Remember when email used to be fun? Now I dread coming into the office to check an inbox full of junk, most of which doesn’t apply to me whatsoever.
A poll of 750 office workers has identified seven deadly sins of email:
Blitzing — The dreaded ‘reply all.’ More than a quarter of the survey sample expressed frustration at being unnecessarily copied irrelevant emails. They said it was “like being spammed by your colleagues.”
Ignoring — Seventy-nine percent of survey respondents said they resented having to chase up email responses.
Lying – The old, I never got your email trick. Denying emails breeds distrust because, unlike phone calls and letters, it’s relatively easy to confirm whether or not a message has been delivered.
Presuming — Twenty-seven percent of survey respondents said they were annoyed when urgent emails were sent without an accompanying phone call to draw attention to it.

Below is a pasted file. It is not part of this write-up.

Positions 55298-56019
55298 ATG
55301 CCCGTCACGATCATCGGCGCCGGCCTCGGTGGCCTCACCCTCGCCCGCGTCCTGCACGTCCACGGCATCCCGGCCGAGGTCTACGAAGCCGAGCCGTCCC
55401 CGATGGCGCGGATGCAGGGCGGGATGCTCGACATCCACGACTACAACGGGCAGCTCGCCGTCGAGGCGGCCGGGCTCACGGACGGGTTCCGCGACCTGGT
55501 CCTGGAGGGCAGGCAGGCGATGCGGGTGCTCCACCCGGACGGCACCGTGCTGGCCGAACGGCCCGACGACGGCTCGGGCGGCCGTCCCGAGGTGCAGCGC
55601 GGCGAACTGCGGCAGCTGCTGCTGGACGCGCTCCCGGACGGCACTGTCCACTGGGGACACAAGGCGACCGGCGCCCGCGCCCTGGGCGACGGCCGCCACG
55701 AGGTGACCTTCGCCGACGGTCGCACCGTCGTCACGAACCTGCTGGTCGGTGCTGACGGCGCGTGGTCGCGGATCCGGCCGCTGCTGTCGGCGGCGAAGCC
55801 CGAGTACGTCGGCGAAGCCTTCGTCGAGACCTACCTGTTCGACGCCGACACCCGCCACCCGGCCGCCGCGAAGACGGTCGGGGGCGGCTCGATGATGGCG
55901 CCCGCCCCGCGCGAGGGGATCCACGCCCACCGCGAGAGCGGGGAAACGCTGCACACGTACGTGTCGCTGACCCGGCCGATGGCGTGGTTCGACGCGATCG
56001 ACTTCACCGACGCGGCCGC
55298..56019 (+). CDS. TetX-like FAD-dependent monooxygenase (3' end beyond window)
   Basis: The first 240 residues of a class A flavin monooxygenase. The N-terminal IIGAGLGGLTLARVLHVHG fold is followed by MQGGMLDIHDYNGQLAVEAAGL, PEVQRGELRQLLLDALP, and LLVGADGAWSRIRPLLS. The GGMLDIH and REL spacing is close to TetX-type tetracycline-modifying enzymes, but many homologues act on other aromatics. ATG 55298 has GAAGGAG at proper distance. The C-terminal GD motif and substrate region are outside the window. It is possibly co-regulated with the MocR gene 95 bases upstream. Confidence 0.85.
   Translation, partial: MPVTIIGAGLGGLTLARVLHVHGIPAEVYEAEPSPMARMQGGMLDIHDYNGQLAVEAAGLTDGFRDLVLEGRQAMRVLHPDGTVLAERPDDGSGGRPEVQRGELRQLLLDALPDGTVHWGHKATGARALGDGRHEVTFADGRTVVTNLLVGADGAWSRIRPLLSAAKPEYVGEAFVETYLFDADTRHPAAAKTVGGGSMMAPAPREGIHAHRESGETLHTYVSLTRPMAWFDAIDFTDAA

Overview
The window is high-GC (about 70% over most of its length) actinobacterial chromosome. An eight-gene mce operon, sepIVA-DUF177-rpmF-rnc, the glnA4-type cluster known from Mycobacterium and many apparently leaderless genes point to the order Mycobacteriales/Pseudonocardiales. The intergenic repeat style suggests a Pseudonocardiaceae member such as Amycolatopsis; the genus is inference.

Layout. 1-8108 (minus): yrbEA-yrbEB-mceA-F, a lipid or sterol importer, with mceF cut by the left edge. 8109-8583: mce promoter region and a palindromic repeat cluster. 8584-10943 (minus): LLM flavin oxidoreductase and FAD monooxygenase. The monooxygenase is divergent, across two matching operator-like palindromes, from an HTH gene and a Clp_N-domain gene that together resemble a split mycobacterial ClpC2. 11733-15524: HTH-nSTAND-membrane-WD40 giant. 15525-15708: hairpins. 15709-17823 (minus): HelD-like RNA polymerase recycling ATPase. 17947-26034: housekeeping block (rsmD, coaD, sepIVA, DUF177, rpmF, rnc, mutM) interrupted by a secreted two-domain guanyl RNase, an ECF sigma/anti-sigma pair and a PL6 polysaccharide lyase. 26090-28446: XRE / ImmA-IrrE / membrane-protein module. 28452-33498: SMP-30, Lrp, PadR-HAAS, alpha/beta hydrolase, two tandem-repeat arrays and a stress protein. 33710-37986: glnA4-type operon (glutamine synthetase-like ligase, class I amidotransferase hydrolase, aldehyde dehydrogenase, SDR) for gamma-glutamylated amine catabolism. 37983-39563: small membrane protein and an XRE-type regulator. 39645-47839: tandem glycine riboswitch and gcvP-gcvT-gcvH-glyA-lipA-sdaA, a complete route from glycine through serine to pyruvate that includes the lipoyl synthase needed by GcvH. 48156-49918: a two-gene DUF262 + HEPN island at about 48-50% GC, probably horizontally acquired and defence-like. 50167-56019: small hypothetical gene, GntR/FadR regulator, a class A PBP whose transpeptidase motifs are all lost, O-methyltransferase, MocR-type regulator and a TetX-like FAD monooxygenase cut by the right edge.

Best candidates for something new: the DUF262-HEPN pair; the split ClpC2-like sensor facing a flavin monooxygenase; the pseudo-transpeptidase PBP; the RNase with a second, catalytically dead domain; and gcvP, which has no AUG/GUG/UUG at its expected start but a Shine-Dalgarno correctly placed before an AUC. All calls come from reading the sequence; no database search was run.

Waffling — Being sent pages of email text when a few lines will do irritates one-fifth of office staff, particularly senior management, the survey showed.
Sloppiness — Bad grammar, misspelling and disconnected arguments gave 81 percent of the survey sample “negative feelings” towards the senders, while 41 percent of senior managers said badly worded emails implied laziness and even disrespect.
Tactlessness — Getting the tone wrong is easy in emails. People can’t read body language, voice intonation and numerous other cues. Casual comments or humor can easily be misconstrued. Ten percent of respondents said they thought short, sharp emails unintentionally damaged relationships. 23 percent admitted confrontations with colleagues because of email misunderstandings.